The Rabinowitz lab also studies the core pathways that our body uses to make energy from carbohydrates. Classically, glucose is viewed as a carbohydrate fuel and lactate as a carbohydrate-derived waste. But experiments in his lab showed something different: "A metabolite lactate — which is known as the metabolic waste product that builds up in muscles when you have muscle fatigue, and the metabolic waste product that’s made actively by cancer cells — is not just waste. It’s actually one of the most important circulating fuels in the body."
Indeed, lactate plays a dual role in cancer, Rabinowitz said: in some cases it is excreted as waste, but in others it is consumed by tumors as fuel. “There were certainly hints of this before, but I think we did the most definitive experiments to prove it," he said.
Focus on metabolism and diet
Cancer involves uncontrolled cell growth. To power this growth, cancer cells must rapidly convert incoming nutrients into energy and building blocks. The importance of metabolism to cancer is highlighted by metabolism’s central role in cancer diagnosis, with fluorodeoxyglucose PET imaging — a metabolic measurement — the most sensitive way to detect cancer. Metabolic dysfunction is also central to cancer outcomes, with many patients succumbing to cachexia, a metabolic wasting condition.
Surprisingly, diet is another area needing novel research. Cancer patients are routinely given generic advice about diet that has little basis in scientific research, particularly as regards the influence certain foods may have on the proliferation of tumors. In fact, some dietary habits may unwittingly feed the growth of tumors, said Rabinowitz.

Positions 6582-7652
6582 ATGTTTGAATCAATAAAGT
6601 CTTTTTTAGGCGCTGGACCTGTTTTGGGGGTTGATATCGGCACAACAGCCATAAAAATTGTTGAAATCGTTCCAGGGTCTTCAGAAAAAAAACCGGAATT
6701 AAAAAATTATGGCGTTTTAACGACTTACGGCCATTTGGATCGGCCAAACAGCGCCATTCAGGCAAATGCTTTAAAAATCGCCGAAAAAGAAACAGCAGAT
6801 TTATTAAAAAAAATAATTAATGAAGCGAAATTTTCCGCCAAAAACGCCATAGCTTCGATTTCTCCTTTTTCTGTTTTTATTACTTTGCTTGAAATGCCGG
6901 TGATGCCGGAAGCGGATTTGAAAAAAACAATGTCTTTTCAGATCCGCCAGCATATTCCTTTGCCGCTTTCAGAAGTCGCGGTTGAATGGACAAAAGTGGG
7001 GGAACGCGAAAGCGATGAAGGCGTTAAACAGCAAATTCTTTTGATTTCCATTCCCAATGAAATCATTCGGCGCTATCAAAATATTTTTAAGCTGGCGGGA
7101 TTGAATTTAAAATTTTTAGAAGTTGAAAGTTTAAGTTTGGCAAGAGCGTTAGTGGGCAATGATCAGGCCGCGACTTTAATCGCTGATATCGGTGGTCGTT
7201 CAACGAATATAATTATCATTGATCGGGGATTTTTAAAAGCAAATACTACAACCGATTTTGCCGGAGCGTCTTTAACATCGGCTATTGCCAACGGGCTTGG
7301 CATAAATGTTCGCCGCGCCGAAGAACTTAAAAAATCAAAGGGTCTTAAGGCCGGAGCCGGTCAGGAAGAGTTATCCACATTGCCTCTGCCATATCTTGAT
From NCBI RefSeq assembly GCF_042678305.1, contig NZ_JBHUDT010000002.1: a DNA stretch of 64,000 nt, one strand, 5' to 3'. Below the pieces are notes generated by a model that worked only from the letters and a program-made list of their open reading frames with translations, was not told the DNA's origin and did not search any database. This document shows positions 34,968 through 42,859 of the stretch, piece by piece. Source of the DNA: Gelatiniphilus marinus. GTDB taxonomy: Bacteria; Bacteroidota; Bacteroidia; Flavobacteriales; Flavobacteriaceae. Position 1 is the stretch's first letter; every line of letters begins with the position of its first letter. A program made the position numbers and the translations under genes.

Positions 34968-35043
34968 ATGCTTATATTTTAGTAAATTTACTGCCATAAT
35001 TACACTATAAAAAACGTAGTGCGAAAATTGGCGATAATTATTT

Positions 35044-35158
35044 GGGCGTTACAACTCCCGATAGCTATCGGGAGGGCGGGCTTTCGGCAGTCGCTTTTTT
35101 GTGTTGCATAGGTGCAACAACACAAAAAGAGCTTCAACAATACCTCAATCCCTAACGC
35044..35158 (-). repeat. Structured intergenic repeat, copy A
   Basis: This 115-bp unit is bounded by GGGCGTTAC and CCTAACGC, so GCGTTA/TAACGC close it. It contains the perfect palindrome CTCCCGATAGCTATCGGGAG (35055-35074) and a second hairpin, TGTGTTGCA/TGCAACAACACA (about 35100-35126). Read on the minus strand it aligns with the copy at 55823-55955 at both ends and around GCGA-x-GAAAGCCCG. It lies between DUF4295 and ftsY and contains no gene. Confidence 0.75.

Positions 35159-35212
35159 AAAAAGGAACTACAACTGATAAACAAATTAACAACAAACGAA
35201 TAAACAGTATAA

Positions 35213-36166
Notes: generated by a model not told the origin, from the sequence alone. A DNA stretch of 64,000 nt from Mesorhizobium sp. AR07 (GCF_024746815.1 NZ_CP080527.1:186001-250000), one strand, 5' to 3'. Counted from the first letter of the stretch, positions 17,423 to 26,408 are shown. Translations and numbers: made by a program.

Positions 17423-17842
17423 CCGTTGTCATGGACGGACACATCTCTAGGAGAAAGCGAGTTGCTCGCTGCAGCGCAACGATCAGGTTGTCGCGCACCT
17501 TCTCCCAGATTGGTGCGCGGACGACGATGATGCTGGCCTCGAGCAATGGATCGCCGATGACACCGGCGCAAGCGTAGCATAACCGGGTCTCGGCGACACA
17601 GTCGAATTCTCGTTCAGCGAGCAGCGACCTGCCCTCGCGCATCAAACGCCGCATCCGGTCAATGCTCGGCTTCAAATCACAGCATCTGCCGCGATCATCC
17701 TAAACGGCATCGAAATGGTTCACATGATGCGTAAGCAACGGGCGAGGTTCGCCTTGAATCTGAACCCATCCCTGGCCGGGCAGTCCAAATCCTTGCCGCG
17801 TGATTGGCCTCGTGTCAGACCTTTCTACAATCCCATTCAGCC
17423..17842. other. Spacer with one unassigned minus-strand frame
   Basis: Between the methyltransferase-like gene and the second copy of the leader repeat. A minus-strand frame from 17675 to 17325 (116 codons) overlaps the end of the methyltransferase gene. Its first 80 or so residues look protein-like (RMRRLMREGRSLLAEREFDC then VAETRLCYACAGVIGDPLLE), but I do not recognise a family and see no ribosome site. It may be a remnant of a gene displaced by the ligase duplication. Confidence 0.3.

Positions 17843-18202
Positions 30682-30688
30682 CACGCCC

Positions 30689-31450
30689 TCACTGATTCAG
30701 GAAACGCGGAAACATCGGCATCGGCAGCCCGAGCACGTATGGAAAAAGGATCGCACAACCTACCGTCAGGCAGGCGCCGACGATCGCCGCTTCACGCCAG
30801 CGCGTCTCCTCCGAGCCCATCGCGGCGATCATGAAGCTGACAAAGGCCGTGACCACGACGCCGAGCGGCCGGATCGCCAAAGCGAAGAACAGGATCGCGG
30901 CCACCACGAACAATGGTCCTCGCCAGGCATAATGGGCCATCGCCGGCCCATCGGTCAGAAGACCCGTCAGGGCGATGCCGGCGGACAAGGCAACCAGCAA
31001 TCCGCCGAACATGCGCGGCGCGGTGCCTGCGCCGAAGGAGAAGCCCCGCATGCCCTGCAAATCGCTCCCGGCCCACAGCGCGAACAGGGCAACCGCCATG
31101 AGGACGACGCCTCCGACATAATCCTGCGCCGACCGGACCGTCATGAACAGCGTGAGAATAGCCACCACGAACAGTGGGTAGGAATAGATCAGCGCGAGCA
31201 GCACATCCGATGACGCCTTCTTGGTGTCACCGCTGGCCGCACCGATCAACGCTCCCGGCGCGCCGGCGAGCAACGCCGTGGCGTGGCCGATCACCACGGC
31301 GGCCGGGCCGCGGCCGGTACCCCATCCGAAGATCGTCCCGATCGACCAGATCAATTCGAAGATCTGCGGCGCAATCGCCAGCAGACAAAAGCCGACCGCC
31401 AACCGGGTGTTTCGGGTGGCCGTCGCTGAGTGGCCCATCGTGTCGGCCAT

“For example, a lot of patients are told to take fish oils, because fish oils are viewed as good fat,” said Rabinowitz. “But there’s also both experimental and clinical evidence that polyunsaturated fats like fish oils accelerate the growth of certain tumors. So here you have dieticians giving very generic health advice to a set of patients who have a really specific health problem, and probably need quite different advice.”
Researchers at the Ludwig Princeton Branch plan to run diet trials that are both scientifically rigorous and immediately beneficial to patients, trials that have historically not received broad funding. Already, a combination of chemotherapy and ketogenic diet developed in the Rabinowitz lab is in clinical trials for pancreatic cancer.
Beyond testing the efficacy of such approaches, the Ludwig Princeton Branch will also use state-of-the-art genetic and chemical approaches to understand how the circuitry between diet, the host, and the tumor works. These broad themes will comprise the core of research at the new branch.
In the fullness of time, Rabinowitz hopes the new branch will offer undergraduate courses, internship opportunities and other avenues for clinical engagement. Graduate students will be actively involved in the research, and there will likely be dedicated postdoctoral fellowships, as well.
In stewarding the Ludwig Princeton Branch, Rabinowitz said he is guided by advice he got after graduate school from a prolific biotech entrepreneur, the late Alejandro Zaffaroni.
“He said, 'Hire the best,'” said Rabinowitz. “This was his very simple advice, and I think it certainly is a principal Princeton motto also. That is the first linchpin of building anything. And it has to be the best on two dimensions: one is scientific excellence, and the second is community engagement, the positivity and commitment to working together to build something with those in the biological and the physical sciences and engineering.
“That will make something that’s unique,” Rabinowitz concluded, “because at very few places in the world do these different disciplines mix as fluidly and freely as at Princeton.”
Read the announcement about the Ludwig Princeton Branch on the Princeton University homepage.